We climbed Orrustuhóll, or Battle Hill, west of the convent and east of the Black Falls…
… and there in the lush green full of spirits ….
…in the midst of a harsh lava field …
… we found the elves’ horses.
This is another hiking site in Iceland that was popular in the Golden Age of the 1950s, one of the ones that made a trip on the new Ring Road a trip through national pride. Now there is room for one car to park off the road. A million tourists a year (well, maybe not this year or last) drive past, just as the elves would like it. I am honoured to have been invited and let in.
Out on the hraun, you are living in the open universe. The Earth’s shadow was amazing, that we left, not towards the golden light shining from across Breidafjördur, but into the shadow, deeper and deeper. It was like swimming in the sky.
It’s not just in Snæfellsnes. It’s everywhere, really: clods of earth like curds in whey on the ground, glopped out of volcanoes, more made with a plow and seeded with pasture grass, and glops of earth in the sky, called clouds, that shade the earth like stone and make you pull a sweater around your shoulders and look up to the fields of the air.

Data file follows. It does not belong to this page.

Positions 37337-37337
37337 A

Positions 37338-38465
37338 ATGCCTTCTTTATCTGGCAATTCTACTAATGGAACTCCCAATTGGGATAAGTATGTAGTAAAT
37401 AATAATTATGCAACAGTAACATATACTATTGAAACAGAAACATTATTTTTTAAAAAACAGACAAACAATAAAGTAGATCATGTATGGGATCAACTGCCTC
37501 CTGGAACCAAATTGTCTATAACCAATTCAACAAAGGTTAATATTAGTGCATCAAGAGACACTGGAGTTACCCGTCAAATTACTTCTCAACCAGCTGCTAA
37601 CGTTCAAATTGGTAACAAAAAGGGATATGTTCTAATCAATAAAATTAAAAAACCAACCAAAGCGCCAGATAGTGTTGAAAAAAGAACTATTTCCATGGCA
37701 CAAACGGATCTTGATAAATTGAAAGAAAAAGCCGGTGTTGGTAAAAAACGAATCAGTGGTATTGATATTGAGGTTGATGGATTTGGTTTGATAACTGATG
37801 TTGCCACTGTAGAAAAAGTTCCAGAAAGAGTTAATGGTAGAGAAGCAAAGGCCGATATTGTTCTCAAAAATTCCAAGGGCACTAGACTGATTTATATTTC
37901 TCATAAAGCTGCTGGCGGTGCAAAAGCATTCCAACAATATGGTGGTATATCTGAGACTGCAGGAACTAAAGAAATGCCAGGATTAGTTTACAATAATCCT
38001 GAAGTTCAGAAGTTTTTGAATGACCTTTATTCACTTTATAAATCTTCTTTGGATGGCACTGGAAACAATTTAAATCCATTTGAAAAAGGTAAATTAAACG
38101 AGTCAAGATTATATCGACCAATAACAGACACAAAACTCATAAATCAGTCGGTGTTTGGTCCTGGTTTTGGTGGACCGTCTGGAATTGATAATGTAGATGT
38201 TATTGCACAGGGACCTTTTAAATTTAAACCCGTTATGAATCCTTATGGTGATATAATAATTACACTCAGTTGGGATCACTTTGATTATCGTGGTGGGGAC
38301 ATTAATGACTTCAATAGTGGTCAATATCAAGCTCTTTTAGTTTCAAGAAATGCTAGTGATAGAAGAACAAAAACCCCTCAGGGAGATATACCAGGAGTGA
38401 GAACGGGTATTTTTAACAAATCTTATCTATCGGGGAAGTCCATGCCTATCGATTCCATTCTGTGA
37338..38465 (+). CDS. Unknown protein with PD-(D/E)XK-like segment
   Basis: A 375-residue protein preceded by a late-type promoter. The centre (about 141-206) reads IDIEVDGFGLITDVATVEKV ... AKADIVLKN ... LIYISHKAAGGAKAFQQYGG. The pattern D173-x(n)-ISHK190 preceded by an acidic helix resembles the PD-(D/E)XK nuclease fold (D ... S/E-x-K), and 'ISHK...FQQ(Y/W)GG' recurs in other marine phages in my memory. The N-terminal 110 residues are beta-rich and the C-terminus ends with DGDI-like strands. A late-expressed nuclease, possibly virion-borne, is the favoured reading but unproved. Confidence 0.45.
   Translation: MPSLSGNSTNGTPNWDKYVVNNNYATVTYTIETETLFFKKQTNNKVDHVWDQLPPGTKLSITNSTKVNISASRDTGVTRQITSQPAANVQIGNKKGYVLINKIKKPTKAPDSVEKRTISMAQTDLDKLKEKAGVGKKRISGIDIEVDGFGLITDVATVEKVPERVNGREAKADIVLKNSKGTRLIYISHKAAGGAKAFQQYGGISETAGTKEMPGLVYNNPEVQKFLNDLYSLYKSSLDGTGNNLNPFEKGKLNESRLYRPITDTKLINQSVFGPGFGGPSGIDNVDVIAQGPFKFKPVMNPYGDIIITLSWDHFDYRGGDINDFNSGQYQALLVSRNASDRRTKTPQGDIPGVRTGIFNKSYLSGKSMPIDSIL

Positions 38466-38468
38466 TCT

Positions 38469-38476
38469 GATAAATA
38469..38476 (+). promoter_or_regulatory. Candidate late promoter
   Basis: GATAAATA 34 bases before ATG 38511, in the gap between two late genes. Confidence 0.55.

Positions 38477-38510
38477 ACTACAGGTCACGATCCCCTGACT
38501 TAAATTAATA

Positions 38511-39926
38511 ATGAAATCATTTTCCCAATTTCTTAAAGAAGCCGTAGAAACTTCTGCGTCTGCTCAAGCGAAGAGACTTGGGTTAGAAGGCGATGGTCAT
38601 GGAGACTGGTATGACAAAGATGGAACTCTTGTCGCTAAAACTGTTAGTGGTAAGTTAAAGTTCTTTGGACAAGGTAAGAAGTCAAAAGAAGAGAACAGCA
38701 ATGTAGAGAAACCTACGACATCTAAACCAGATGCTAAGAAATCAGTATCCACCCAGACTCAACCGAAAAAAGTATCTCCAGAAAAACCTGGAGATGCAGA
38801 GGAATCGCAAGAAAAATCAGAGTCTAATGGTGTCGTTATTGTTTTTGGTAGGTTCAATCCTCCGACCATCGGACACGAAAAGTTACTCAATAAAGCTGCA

Clods of Earth Falling from the Sky
The old saying, mocked by the Christian parable Chicken Little, which laughs at a chicken who imagines that the sky is falling, of all things, is given its original context if you stop driving around in Iceland and stand still long enough to become the wind, where the old words aren’t old. Iceland is always full of surprises like this.
This is the original world of the islands of the north that gave us the capacity of speech, and if we call only tilled soil clods now, while the ones from volcanoes are called lava and the ones in the air are called condensations of water under pressure regimes, we still draw a sweater over our shoulders when a cloud obscures the sun.